A judge has been left red-faced after he was spotted falling asleep twice during a hearing.
In March 2018 Judge Paul Stewart was presiding over an employment claim against the Science Museum Group (which includes The Science Museum in London). Stewart found in favour of the claimant employee.
However, SMG's barrister believed that the decision was unfair, as he had spotted the judge falling asleep twice throughout the hearing. The museum group therefore appealed to The Employment Appeal Tribunal. At the appeal, SMG's barrister Tim Sheppard said that during his cross-examination of the claimant he had noticed that Stewart's hands had slid off the desk. He also noted that the judge's head was slumped and his eyes closed. "He appeared to lose consciousness entirely", said Sheppard, and had "stopped taking a note of the exchange" and "stopped engaging with the documentation in front of him".
The judge awoke, but around thirty minutes fell asleep again. This time Sheppard did everything, short of sounding a klaxon, to try to awaken the judge. The barrister raised his voice, banged his cup on the table and stated "Sir" several times, until the judge "visibly regained consciousness and composure".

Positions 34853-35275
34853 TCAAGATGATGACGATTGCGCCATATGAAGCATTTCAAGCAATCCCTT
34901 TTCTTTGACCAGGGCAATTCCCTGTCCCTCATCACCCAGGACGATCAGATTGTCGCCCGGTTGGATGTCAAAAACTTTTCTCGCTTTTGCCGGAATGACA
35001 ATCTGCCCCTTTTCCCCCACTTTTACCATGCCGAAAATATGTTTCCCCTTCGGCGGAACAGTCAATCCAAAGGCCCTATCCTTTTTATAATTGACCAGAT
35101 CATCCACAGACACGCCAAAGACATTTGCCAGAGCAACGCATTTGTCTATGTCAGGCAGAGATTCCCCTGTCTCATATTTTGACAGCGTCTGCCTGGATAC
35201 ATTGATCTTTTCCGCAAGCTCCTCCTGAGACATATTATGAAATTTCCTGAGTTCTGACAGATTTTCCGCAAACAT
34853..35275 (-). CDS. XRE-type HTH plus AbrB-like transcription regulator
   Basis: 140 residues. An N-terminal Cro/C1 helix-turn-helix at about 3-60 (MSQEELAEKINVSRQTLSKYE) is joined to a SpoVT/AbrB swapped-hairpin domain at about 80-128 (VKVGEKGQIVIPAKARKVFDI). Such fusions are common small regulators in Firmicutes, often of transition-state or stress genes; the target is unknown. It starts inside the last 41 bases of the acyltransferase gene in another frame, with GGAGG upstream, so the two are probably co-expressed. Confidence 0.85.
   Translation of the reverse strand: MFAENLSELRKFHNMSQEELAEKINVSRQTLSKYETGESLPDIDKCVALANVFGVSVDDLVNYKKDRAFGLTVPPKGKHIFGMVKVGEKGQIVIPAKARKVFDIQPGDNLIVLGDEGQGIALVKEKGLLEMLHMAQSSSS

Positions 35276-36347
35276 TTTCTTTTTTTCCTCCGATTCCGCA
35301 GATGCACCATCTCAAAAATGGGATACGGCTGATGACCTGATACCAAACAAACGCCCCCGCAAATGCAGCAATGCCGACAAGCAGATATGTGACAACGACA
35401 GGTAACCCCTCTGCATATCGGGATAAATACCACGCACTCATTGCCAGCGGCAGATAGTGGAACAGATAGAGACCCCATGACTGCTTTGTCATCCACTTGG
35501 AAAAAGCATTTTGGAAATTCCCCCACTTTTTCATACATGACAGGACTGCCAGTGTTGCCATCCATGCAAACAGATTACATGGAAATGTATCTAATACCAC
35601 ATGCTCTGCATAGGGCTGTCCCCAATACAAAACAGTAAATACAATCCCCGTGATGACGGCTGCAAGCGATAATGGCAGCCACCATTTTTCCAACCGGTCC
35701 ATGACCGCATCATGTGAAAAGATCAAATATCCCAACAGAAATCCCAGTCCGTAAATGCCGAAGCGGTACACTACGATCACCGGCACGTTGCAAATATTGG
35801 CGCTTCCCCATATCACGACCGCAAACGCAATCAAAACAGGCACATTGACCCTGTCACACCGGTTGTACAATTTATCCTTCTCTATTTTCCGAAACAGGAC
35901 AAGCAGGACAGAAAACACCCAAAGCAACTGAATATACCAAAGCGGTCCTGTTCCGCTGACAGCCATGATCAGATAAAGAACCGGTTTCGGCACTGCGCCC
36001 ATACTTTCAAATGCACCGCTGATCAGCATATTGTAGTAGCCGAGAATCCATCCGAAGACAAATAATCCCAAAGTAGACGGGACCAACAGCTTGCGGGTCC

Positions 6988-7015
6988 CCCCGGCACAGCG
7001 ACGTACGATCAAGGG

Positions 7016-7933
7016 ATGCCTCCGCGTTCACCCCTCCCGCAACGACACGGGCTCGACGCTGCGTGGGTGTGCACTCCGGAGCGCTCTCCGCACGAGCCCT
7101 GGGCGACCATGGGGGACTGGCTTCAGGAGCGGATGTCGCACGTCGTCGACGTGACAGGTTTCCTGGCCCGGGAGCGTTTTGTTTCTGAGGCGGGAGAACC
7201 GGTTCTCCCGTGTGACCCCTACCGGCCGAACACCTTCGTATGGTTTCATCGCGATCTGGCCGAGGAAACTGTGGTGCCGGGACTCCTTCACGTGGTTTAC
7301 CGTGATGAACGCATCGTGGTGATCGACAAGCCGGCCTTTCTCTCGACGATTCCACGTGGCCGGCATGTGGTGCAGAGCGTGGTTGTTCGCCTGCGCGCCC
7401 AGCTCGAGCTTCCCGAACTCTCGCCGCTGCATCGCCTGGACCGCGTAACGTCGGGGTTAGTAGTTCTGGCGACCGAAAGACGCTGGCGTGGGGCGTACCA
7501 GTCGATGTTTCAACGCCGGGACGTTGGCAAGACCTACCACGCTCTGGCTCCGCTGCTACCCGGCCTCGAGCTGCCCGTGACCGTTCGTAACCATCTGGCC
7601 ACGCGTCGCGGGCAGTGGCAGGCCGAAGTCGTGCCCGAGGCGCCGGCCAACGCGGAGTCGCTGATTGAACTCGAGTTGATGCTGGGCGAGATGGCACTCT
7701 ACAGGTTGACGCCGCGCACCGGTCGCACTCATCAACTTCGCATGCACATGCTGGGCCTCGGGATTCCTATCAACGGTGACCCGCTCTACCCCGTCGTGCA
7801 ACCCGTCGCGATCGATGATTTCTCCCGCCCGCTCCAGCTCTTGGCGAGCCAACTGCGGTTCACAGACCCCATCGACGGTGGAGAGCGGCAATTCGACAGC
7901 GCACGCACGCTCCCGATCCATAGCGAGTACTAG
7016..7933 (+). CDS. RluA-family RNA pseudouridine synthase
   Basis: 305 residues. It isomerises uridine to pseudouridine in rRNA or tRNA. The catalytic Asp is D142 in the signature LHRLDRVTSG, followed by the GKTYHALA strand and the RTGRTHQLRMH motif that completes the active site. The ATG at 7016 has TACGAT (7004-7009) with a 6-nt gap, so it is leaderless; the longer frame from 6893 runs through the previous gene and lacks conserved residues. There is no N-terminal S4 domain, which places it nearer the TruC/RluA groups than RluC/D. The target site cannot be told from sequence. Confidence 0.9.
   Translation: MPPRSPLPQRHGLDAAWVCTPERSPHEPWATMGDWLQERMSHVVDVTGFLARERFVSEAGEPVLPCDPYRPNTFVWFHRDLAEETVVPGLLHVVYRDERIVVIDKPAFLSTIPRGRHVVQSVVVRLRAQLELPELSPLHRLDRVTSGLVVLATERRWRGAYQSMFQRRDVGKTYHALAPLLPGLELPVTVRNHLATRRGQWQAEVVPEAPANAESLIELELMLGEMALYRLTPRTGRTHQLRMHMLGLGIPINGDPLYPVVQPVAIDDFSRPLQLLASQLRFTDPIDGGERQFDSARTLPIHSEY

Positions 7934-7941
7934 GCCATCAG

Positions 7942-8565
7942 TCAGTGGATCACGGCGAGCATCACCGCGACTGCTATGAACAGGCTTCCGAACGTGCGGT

A day in the life of Judge Stewart
Judge Stewart told the appeal hearing that he had no recollection of falling asleep, although conceded "the absence of such a memory does nothing to rebut the allegation".
Judge Auerbach of the appeal tribunal found that Judge Stewart had "very unfortunately" fallen asleep twice and "on each occasion more than just momentarily". He said that there was "a real possibility that the fairness of the trial was affected" and allowed the appeal. The employment claim against SMG will now have be reheard.